The Knowledge Center Service Demo

Thank you for visiting our example Knowledge Center. Knowledge Centers are institutional repositories built for the social sector. They are a unique knowledge sharing solution; knowledge assets shared through a Knowledge Center automatically become part of the collective intelligence of the social sector. The Knowledge Center Service is a component of Candid's knowledge management platform, IssueLab.
Clear all

37 results found

reorder grid_view
Featured

The next wave of disruption: Emerging market media use of artificial intelligence and machine learning

July 19, 2021

In frontier and emerging media markets across the globe, there are many new opportunities in newsrooms to innovate through artificial intelligence, machine learning and data processing. In this report, IMS, The Fix and the Latin American Centre for Investigative Journalism (The CLIP) have drawn the lens to fast-rising developmental changes capable of driving digital transformation in business and journalism by understanding how those newsrooms can use technology to develop a data and user-led approach to newsgathering, content, distribution, marketing and sales, and post-sale services.

Custom Category #1

Build Forward: NGO recommendations on Ukraine recovery and reconstruction

June 28, 2023

It has been 15 months since the Russian Federation launched a full-scale military offensive in Ukraine, dramatically escalating the war that had been ongoing since 2014. These hostilities have inflicted a massive human and economic toll on families and children across the country.This paper, a collaboration between Ukrainian and international civil society and NGOs, aimed to inform participants of the second Ukraine Recovery Conference on how to meet immediate needs while taking steps towards Ukraine's recovery and eventual reconstruction. It emphasises the importance of adopting an inclusive, human-centric, child-centric and gender-just approach, anticipating major risks that may jeopardise reconstruction efforts, and proposes recommendations along with mitigation measures that can be taken at present.

Sending Arms or Twisting Arms: The U.S. Role in the Ukraine War

April 27, 2023

In the wake of Russia's invasion of Ukraine in February 2022, the United States has backed the government in Kyiv with military hardware and economic assistance. The Biden administration has also done its best to constrain Russia's ability to wage war even as it has been careful not to provoke a direct confrontation or spur escalation on Russia's part.There are two primary scenarios for how the war plays out in the future. Either Ukraine will follow the "Croatia scenario" by pushing Russian troops entirely out of the country and potentially setting into motion the political downfall of Vladimir Putin. Or, in the "Korean scenario," the war will settle into a period of stalemate after the first year of surprising reversals.This backgrounder, prepared for the Rosa Luxemburg Foundation, explores the causes of the war in Ukraine and the actions of different actors in the conflict to date. It also lays out different scenarios for how the conflict may proceed depending on events both internationally and in the United States, and makes the case for a robust international diplomatic response whatever the war's outcome.

Hidden Hardship: 1 Year Living in Forced Displacement for Refugees from Ukraine

February 21, 2023

One year after the escalation of the international armed conflict in Ukraine, more than 8 million refugees from Ukraine reside in Europe, the largest single displacement in the region since the Second World War. The majority of people who fled Ukraine and were able to cross into the EU and other parts of Europe are women, children and older persons, largely due to Ukrainian legislation restricting men eligible for military conscription from leaving the country. For many people it has been nearly 12 months since they left behind their homes, lives, family and friends, although people have been leaving Ukraine throughout the last year and continue to do so. The three neighbouring countries Poland, Romania and Republic of Moldova, have been at the forefront of receiving refugees fleeing Ukraine. Forced displacement is likely to continue as the war shows no sign of waning. This raises the question of how people are coping and what kind of support is required.In order to answer these questions, the Norwegian Refugee Council (NRC) and Upinion conducted an online survey in January 2023 with refugees from Ukraine living in Poland, Romania and the Republic of Moldova to hear what experiences they have had, what challenges they have faced and what their return intentions are.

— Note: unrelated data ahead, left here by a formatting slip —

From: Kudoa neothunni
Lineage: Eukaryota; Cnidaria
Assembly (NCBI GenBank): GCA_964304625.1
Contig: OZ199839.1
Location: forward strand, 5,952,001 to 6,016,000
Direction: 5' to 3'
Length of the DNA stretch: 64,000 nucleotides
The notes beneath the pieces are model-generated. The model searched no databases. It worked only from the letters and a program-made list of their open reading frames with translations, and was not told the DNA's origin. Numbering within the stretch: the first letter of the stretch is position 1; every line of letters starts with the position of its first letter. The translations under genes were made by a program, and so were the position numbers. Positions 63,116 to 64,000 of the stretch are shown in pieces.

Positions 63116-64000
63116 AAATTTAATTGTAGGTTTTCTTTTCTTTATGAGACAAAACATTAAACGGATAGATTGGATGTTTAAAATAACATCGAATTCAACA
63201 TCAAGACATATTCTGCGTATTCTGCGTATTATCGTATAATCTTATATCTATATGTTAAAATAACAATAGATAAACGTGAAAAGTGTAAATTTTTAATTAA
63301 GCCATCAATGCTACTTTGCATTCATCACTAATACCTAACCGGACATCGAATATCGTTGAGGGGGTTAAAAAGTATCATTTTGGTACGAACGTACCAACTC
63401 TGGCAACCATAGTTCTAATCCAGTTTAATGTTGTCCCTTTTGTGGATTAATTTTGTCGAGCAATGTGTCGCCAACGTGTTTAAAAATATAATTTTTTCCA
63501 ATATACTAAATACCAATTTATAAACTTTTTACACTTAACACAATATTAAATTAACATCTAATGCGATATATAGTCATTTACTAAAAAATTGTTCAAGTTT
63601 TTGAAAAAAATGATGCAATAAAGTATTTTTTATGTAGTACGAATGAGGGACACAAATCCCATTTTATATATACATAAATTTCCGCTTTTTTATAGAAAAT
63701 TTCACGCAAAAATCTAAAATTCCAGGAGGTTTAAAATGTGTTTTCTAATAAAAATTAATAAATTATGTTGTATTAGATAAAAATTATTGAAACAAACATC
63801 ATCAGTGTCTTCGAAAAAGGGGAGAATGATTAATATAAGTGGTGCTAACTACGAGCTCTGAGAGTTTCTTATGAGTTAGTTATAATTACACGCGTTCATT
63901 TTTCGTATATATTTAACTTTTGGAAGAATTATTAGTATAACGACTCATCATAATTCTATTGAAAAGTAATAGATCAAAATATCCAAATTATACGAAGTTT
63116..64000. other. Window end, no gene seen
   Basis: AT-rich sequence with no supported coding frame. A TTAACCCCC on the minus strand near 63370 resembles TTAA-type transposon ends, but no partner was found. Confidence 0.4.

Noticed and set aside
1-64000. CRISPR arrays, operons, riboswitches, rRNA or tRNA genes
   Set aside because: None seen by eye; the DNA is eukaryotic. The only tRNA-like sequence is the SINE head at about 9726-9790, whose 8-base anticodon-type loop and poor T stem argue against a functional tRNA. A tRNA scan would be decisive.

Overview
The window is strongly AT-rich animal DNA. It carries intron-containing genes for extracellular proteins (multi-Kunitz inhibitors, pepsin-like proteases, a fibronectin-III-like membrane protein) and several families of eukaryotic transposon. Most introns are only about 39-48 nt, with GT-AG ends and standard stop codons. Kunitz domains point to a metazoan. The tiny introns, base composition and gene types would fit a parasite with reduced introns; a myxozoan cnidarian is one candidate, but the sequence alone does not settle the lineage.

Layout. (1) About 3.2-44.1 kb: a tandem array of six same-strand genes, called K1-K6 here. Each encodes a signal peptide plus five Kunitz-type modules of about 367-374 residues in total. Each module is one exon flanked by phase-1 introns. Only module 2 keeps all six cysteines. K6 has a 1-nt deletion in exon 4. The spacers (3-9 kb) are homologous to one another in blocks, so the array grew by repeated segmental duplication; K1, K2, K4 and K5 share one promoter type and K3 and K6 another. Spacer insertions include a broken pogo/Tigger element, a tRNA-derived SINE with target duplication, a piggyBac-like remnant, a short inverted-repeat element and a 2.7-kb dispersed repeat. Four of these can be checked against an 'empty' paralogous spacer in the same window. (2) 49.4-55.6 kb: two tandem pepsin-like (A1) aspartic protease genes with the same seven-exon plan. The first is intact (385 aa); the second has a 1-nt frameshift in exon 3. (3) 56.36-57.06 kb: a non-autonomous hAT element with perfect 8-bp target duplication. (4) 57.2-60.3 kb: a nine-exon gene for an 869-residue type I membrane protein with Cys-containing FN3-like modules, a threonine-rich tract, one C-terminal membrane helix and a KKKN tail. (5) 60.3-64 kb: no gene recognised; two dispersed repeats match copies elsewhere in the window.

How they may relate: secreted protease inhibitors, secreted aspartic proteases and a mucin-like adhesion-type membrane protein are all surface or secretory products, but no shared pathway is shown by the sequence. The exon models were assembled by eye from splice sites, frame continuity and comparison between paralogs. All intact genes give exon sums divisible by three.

A Year in, Americans Still Support Ukraine

February 13, 2023

A majority of the US public continues to back current military and financial aid to Kyiv, recent polls find.The war in Ukraine is about to enter its second year, with rumors of a new Russian offensive being planned to mark the occasion. At the same time, US headlines have warned that some congressional support for US aid to Ukraine may be sliding, and several polls have shown that American public support for continuing to assist Ukraine "for as long as it takes" has slipped from the very high levels seen at the outset of the conflict. But these analyses often overlook the fact that Americans are still paying attention to the conflict one year into it, and their support for current military and financial aid to Kyiv remains at majority levels.

A Year In: Turning the Tide in Russia’s Full-Scale War Against Ukraine

February 1, 2023

Russia's war against Ukraine has killed innocent civilians, decimated entire cities, made a mockery of the rule of law, and pushed global food security to the brink. Russian aggression not only undermines the stability of the region, but the security and prosperity of the wider world, as well as the very principles of open society, human rights, and the rule of law.Ukrainian victory will require a steep increase in support from its allies, so that the country can defend itself, keep its economy afloat, and, eventually, recover and rebuild. The sooner the war ends, the fewer lives will be lost, and the less damage will be done to the global order.This analysis provides recommendations for policymakers to help Ukraine win the war, including an increase in financial support so that Ukraine's economy can recover, and strengthened political support to hold Russia accountable for its crimes, and lay a solid foundation for post-war reconstruction and accession to the EU.

War and Peace: Supporting Ukraine to Prevail, Rebuild, and Prosper

October 1, 2022